Broadband User Guide v11.2

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Version 11.2.2.

If you find errors in this document or sections to be unclear, please either fix them yourself or contact Sandarsh Kumar (sandarsh@usc.edu), Scott Callaghan (scottcal@usc.edu) or Philip Maechling (maechlin@usc.edu).

Contents

Installing the Second-Generation Broadband Platform

Installing the Broadband Platform involves obtaining a copy of the code and building the required executables. You can either download the platform from the Broadband web site (http://www.scec.org/research/broadband) or check the code out of SCEC's Subversion repository. Most users should download the platform.

System Dependencies

The current version of the Broadband Platform is designed to run on standard 64-bit Linux machines. Testing has been performed on SCEC's development servers running Fedora Core 10 (kernel version 2.6.27.41-170.2.117.fc10.x86_64). In this guide we outline how to install the platform into your own account on a Linux computer using the simplest approach.

Software Dependencies

The Broadband Platform has certain software dependencies.

Required:

  • Python 2.5+ with
    • PyGTK
    • Matplotlib
    • Numpy
  • Intel compilers (64-bit)

Optional:

  • GMT tools (for plots)
  • Matlab with map toolbox

Setting Up Your Account

Users should set up their accounts to use a bash shell. The user environment is a common source of problems since certain environment variables must be defined for the platform to work correctly.

To check your account, make sure you can run basic commands like ls and cd before proceeding.

Downloading the Platform

Download 4 files from the Broadband website, the code (bbp_dist_<version>.tgz), the data (bbp_data_<version>.tgz), and their checksum files (bbp_dist_<version>.tgz.md5 and bbp_data_<version>.tgz.md5). The code file is about 100 MB, the data file about 3 GB. After you've downloaded the files to your local Linux system, the next step is to calculate the checksums yourself and compare them to the checksums you downloaded.

First, verify that the md5sum command is in your path:

$> which md5sum

You should get something like /usr/bin/md5sum. If you see the message 'no md5sum in...', contact your Linux system administrator and ask to have md5sum added to your path.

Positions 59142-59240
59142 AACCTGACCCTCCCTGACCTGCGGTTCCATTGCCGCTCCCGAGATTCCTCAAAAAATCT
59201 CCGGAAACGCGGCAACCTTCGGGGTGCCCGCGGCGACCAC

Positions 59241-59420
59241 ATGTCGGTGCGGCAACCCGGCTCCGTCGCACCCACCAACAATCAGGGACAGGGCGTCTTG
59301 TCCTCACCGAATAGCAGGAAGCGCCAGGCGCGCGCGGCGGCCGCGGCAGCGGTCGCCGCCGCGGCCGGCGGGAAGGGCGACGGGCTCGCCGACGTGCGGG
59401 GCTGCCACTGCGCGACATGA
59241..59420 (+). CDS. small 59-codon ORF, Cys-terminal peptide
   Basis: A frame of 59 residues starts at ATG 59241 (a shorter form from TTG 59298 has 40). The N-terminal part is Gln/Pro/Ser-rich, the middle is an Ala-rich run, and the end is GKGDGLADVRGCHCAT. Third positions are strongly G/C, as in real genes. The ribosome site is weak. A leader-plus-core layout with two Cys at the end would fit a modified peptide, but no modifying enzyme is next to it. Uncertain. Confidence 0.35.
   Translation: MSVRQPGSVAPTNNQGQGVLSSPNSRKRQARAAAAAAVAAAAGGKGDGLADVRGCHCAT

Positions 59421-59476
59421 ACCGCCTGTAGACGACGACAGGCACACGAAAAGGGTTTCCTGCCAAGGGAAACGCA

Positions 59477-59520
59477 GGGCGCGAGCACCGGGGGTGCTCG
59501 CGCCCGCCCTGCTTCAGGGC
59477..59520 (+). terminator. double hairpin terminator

Once you can run the md5sum command, run:

$> md5sum -c bbp_dist_<version>.tgz.md5
$> md5sum -c bbp_data_<version>.tgz.md5

You should get the messages

bbp_dist_<version>.tgz.md5: OK
bbp_data_<version>.tgz.md5: OK

If you get FAILED instead, re-download the tgz files and try again. When it passes, that means the files were downloaded without error.

Once both files have passed the checksum test, untar the files.

$> tar xzvf bbp_dist_<version>.tgz
$> tar xzvf bbp_data_<version>.tgz

These commands will create a directory called bbp_2g (source directory) and a directory called bbp_2g_gf (Greens Function Library).

If multiple users are planning to use the platform on the same system, you only need one copy of the data files per machine. Each user will still need his or her own copy of the code files.

Alternatively, if you would like access to the latest version of the platform and get frequent but less thoroughly tested improvements, you can check out the platform from SCEC's Subversion repository. Only advanced users should take this approach, outlined in detail in the Advanced Users section.

User Account Setup

  • PYTHONPATH

After you've obtained a copy of the project, you'll need to make sure the comps directory is on Python's path so Python can find all the project modules. If you're running a Bash shell, add the following line to your .bash_profile with your favorite text editor:

export PYTHONPATH=<path to comps directory>:$PYTHONPATH

If you're running a C-shell, add the following line to your .cshrc with your favorite text editor:

setenv PYTHONPATH <path to comps directory>:$PYTHONPATH